Over the full 72-hour period, I anticipate that these series of changing emotions in the viewers of my Real Millennium Art Project (co-funded by the Planet Magazine Foundation and the Rev. Jesse Jackson's Space Art Coalition) will begin to cycle faster and faster, till viewers experience the whole range of feelings outlined above within 7.2 seconds (according to the super-smart, monocle-wearing Great Dane, Prof. Bonelick, who runs the Planet research facility).
At the end of it all, those few art lovers who survive this process will be able to walk away from my project with the certain knowledge that the entire thread of their lives is woven deeply into the tapestry of the universe, which in fact is a metaphor for my childhood, and that we are all bound together into complex pictures telling us What Love Is, Who We Are, Where Do You Think You're Going, Why Are You Wearing That Shirt With Those Pants, and What's For Dinner.
It's all very stupid, perhaps... but that has never stopped us before.
See You in Space,
Andrew G. McCann, Editor
LETTERS TO THE EDITORS
Dear Editor: The first issue of E-GENRE (THE NEWSLETTER OF GENRE E-PUBLISHING) http://e-genre.tripod.com/index.html has premiered and was well received. I'd like to thank you for allowing us to reprint "Mars" by Gryffyd Eamonn Dempsey. I want poetry to have a place at E-G. One thing you might like to know is that our readers have spoken, and E-GENRE will go weekly in March. Same great reviews and overviews but spread out over a month.
Dear Editor: I recently had the opportunity to see your site online and I was very impressed. I am glad that there is a site like this. It gives writers and readers of Science Fiction and other genres a place to go. I have recently written a novel, it is called Exterminance Cometh, ISBN # 0-59509-607-7, it is a paperback, and is available at Amazon.com, Barnes and Noble.com, Borders.com, Elliot Bay Books, etc. And, there is a link at http://hometown.aol.com/brooklynboy59/index.html. It is a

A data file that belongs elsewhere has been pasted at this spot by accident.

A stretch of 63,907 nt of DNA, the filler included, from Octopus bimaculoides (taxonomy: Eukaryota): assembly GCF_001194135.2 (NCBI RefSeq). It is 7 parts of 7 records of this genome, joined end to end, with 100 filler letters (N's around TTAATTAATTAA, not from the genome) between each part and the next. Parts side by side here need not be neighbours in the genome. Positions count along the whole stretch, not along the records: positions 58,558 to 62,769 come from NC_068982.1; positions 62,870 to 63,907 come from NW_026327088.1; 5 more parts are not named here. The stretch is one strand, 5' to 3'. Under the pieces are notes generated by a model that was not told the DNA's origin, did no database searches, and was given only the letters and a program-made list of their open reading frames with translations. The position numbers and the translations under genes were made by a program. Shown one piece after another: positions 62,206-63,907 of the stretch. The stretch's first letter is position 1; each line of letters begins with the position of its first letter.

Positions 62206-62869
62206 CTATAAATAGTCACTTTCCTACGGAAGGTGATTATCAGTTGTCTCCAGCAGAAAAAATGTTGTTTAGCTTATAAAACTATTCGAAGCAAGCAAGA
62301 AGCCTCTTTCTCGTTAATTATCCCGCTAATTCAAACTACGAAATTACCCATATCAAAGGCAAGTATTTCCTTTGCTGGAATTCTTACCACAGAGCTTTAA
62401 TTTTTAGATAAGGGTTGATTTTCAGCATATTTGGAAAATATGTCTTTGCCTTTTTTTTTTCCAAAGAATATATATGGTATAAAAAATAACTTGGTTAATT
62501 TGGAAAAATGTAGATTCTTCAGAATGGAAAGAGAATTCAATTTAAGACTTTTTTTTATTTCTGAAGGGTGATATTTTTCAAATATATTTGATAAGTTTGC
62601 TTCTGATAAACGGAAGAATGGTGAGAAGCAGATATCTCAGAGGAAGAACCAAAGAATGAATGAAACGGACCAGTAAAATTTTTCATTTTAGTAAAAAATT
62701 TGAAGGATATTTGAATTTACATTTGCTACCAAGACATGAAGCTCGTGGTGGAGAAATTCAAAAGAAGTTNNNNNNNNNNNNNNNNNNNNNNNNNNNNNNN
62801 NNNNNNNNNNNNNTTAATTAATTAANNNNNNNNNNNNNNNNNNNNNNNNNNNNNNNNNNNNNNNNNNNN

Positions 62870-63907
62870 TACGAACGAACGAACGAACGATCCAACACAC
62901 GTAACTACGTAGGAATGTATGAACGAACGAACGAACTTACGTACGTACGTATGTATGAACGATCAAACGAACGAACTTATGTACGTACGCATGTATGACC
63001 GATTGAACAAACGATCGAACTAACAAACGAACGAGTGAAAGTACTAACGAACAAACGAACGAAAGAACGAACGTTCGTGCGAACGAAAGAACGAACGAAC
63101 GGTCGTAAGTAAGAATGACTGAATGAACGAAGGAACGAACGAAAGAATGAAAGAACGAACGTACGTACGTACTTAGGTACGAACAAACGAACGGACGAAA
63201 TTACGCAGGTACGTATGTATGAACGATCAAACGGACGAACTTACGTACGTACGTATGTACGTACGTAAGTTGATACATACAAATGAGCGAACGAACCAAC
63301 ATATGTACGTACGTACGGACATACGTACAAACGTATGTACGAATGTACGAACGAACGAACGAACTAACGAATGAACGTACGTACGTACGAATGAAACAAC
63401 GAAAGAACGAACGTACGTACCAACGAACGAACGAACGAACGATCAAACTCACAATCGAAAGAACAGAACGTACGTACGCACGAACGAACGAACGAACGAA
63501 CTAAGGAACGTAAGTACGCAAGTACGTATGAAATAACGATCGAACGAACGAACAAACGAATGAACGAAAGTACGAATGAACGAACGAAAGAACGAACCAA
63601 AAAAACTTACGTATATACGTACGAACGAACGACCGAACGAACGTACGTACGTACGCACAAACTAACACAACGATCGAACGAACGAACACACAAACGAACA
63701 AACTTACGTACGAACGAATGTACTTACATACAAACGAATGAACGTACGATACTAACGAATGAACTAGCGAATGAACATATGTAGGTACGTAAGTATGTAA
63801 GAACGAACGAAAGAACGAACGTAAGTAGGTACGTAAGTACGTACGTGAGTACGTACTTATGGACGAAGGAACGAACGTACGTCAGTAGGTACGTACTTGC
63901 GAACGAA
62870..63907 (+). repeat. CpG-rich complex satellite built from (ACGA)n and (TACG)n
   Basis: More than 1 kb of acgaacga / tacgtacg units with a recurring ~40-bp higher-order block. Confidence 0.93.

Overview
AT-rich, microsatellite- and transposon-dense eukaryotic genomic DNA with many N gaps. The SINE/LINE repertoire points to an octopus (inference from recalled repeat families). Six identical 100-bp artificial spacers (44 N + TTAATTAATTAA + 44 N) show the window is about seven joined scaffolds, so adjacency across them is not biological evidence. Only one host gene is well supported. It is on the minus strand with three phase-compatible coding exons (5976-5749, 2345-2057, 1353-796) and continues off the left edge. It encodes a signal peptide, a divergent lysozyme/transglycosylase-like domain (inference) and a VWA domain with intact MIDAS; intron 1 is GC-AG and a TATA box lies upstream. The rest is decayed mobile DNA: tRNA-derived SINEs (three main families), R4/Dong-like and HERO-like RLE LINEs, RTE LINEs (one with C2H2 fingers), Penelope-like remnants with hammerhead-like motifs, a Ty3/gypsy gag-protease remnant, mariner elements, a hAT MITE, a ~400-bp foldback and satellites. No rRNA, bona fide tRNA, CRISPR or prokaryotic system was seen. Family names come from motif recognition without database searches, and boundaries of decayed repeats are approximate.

book about prophecies and disasters that test the human spirit. I believe that your readers will enjoy it very much. I look forward to visiting your site, and reading the latest issues.
Dear Editor: I have been enjoying your e-zine for some time now. You and AnotheRealm are my favorites. I have my own zine, GateWay S-F Magazine, now into its second Issue, and this is just to let you know that I have put a link to your site on my Links Page. You can check out this link by going to: http://www.gateway-sf-magazine.com/links.html
Thanks for leading the way for us new guys.
B. Joseph Fekete, Jr.
LETTERS TO REJECTED LoTR ACTORS
Dear Bob Hoskins as Frodo: I once knew an evil guy who had an oil portrait done of himself -- he hung the picture secretly in the attic (and also had a GIF of it on his Web site, by the way). And you know what? The portrait never changed (neither did the GIF), yet this guy grew older with each passing year! His name? Strangely enough, it was "Gray" Dorian, because his hair had turned gray at an earlier age. I guess the Dorian part is just his family name. Let this be a lesson for all of us.
Evil Never Wins,
E. Ville Neff-Ervins
Dear Wilford Brimley as Gandalf: What is wrong with the Post Office?! It sucks! I have not had one single letter delivered by those incompetent nincompoops in more than a year! I'm writing to you, an SF zine, about this matter because I've tried just about everyone already, except of course Bill Clinton. By the way, I always mail my letters by dropping them in a garbage can; also, I write them on the scaly sides of day-old, uncooked fish. I just mention those details in case they might be pertinent.
I. "Del" Hans